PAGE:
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Sex Transm Infect. 2009 Apr;85(2):116-20. doi: 10.1136/sti.2008.032334. Epub 2008 Dec 15.

Male circumcision and Neisseria gonorrhoeae, Chlamydia trachomatis and Trichomonas vaginalis: observations after a randomised controlled trial for HIV prevention.

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  • 1INSERM U687, Hôpital Paul Brousse, Villejuif, France.



To assess the association between male circumcision and Neisseria gonorrhoeae, Chlamydia trachomatis and Trichomonas vaginalis using data from a male circumcision randomised controlled trial.


We used data collected during the male circumcision trial conducted in Orange Farm (South Africa) among men aged 18-24 years. Altogether, 1767 urine samples collected during the final follow-up visit were analysed using PCR. Prevalence of N gonorrhoeae, C trachomatis and T vaginalis was assessed as a function of male circumcision using odds ratios (OR) given by univariate and multivariate logistic regression.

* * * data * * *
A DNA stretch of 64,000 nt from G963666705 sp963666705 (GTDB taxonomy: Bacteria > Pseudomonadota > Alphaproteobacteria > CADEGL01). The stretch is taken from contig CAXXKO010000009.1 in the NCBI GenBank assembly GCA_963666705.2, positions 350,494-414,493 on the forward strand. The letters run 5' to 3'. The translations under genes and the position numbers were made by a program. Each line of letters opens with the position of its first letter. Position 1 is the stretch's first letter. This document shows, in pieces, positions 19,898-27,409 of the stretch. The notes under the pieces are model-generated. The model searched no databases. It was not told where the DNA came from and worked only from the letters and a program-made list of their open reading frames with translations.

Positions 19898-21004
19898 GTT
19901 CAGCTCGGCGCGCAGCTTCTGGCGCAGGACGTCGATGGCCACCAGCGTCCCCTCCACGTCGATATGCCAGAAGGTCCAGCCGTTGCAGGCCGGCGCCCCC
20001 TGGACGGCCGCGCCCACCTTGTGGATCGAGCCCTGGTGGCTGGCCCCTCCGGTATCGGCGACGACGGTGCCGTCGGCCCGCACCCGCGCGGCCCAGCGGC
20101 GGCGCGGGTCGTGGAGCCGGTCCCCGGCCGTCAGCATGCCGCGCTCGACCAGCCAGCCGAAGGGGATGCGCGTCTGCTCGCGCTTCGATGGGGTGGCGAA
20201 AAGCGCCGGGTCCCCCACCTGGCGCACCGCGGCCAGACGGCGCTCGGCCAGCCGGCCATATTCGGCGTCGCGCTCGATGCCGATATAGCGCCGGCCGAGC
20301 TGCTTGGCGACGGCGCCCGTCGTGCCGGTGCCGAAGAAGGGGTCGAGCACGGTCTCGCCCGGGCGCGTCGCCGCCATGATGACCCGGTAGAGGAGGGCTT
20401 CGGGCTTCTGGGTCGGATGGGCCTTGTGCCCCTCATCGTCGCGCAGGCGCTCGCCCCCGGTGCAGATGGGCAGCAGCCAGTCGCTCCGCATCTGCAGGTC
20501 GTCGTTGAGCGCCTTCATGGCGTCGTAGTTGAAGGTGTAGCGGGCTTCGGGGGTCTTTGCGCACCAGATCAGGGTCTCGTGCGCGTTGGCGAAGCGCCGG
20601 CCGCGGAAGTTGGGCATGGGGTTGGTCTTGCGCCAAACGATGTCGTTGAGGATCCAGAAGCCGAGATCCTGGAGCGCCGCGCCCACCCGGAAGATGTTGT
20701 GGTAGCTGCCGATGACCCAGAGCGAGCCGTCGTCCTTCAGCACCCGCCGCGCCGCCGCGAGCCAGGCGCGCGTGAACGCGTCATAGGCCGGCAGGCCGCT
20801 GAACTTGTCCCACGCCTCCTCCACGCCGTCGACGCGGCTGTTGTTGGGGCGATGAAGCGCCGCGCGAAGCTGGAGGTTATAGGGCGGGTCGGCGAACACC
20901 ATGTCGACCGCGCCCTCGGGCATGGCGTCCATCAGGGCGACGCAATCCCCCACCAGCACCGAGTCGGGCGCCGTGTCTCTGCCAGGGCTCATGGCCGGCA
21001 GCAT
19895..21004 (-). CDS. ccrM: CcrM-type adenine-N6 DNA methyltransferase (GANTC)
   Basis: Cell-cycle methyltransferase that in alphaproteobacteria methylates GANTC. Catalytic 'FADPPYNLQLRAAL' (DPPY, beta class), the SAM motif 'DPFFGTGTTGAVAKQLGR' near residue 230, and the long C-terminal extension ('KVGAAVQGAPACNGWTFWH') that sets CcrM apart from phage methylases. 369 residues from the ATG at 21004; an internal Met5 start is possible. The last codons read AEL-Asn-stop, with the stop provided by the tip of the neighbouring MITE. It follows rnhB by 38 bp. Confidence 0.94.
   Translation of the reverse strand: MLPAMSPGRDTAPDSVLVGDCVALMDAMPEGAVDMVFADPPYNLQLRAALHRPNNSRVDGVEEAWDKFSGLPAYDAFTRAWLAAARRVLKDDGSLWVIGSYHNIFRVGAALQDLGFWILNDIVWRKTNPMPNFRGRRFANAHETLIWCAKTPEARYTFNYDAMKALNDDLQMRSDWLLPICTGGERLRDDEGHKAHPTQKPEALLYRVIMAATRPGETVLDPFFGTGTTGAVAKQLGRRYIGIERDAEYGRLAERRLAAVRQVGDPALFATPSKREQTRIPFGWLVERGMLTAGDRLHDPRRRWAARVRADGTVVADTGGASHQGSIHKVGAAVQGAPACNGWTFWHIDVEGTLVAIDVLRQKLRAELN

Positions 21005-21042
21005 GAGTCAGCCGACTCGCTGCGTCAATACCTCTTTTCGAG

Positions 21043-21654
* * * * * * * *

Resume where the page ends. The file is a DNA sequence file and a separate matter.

In an intention-to-treat analysis, prevalence of N gonorrhoeae, C trachomatis and T vaginalis among intervention and control groups were 10.0% versus 10.3% (OR 0.97; p = 0.84), 2.1% versus 3.6% (OR 0.58; p = 0.065) and 1.7% versus 3.1% (OR 0.54; p = 0.062), respectively. The association between T vaginalis and male circumcision remained borderline when controlling for age, ethnic group, number of lifetime partners, marital status, condom use and HIV status (AOR 0.48; p = 0.069). In the as-treated analysis, this association became significant (OR 0.49, p = 0.030; AOR 0.41, p = 0.030).


This study demonstrates for the first time that male circumcision reduces T vaginalis infection among men. This finding explains why women with circumcised partners are less at risk for T vaginalis infection than other women. The protective effect on T vaginalis is an additional argument to recommend male circumcision in Africa where it is acceptable.

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